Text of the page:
Inside, Hamer wanted to showcase these beautiful pieces of wood by letting the rustic aesthetic stand out against the white walls. The kitchen top is made from a milled ash tree. The cupboards, full of wooden bowls and plates, were made by Hamer or other local craftspeople.
“Filling my home with natural and handmade objects transformed the feel of the house,” she says.
The original budget for the build was £5,000; however, Hamer quickly realised she would exceed this. “I asked for a small loan from my parents,” she says. “I feel incredibly lucky to have had their support.”
After a few months as a self-employed joiner, Hamer gained a place on the Prince’s Foundation’s Building Arts programme. As part of her final project, she and the rest of the course built a shepherd’s hut. “Not having to pay a mortgage is a huge freedom,” she says. “Choosing to live off-grid means my outgoings are very low and I have the freedom to focus on learning my craft.”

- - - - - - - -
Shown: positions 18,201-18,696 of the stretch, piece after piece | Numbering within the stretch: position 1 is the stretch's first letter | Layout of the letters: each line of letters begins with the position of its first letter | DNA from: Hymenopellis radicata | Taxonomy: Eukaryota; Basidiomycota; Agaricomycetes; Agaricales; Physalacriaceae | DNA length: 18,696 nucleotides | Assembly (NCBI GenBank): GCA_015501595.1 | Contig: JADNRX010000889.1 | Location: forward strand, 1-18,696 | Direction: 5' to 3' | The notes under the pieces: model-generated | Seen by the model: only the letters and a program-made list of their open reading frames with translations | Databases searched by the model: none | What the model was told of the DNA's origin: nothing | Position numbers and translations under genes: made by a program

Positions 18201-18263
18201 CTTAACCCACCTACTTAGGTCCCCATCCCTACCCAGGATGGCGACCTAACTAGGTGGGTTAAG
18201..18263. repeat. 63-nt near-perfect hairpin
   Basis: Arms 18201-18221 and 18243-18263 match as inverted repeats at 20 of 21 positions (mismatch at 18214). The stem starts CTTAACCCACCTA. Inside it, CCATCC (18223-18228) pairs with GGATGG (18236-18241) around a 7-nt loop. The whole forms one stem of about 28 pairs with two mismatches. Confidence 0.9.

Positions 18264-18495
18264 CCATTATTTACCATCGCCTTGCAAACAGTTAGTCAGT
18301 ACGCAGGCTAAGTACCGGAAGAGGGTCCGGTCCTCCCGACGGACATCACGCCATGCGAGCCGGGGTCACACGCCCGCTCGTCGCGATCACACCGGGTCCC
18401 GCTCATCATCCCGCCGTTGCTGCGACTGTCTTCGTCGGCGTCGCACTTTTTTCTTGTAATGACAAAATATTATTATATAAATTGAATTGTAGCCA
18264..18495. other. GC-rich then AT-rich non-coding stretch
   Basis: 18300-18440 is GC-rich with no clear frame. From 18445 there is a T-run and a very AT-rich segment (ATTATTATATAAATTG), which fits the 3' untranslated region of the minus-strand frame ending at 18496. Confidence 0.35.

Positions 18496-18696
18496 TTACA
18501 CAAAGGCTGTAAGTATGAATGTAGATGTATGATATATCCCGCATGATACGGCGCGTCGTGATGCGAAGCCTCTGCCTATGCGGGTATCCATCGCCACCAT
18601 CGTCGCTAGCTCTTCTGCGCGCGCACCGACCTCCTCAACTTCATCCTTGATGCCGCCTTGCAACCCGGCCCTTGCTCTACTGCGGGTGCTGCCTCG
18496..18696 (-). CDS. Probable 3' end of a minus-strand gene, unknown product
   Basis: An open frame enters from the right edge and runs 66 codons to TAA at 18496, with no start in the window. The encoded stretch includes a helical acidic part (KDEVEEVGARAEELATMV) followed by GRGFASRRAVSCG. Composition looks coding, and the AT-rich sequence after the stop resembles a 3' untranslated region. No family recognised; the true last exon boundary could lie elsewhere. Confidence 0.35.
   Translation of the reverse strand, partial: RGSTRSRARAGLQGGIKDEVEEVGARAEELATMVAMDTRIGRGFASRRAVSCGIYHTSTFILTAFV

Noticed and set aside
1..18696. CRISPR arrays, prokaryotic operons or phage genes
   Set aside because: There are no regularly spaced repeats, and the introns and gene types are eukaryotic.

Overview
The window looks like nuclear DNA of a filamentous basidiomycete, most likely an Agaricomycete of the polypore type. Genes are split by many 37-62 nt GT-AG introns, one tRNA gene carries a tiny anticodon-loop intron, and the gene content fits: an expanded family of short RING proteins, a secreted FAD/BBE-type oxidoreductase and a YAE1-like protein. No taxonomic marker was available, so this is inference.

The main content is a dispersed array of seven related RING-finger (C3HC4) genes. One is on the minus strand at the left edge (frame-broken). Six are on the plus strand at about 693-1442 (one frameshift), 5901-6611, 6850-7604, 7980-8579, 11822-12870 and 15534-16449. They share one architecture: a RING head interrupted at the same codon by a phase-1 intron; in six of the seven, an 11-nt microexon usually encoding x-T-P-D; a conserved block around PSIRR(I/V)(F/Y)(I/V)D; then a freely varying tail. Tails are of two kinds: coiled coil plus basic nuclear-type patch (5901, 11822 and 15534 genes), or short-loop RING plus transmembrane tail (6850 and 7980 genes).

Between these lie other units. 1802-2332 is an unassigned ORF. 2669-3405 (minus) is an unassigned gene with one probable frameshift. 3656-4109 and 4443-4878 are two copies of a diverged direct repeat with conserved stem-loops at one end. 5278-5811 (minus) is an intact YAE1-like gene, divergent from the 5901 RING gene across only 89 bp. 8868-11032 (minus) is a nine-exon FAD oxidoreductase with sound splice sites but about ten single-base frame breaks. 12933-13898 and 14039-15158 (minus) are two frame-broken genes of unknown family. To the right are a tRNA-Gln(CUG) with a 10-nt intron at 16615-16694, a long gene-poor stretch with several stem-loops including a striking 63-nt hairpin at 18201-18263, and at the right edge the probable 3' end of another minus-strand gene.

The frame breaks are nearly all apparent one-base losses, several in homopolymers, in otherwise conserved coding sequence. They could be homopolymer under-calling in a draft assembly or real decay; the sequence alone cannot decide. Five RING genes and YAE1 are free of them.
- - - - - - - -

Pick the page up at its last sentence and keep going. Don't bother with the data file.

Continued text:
Grace Stringer, 25
“When I get an idea into my head, I just do it,” says Grace Stringer, explaining the origins of her tiny home on Callow Farm, Worcester. The 25-year-old gin distillery manager bought a “shell” from Tiny Eco Homes in September last year.
After it sat in the driveway of the previous owner for six months, Stringer rescued her soon-to-be home from near rot. “My dad, Ian, works in property, so he needed some convincing at first. He and my mum were at home the day it arrived. I could almost read their thoughts: ‘What have you done?’ ”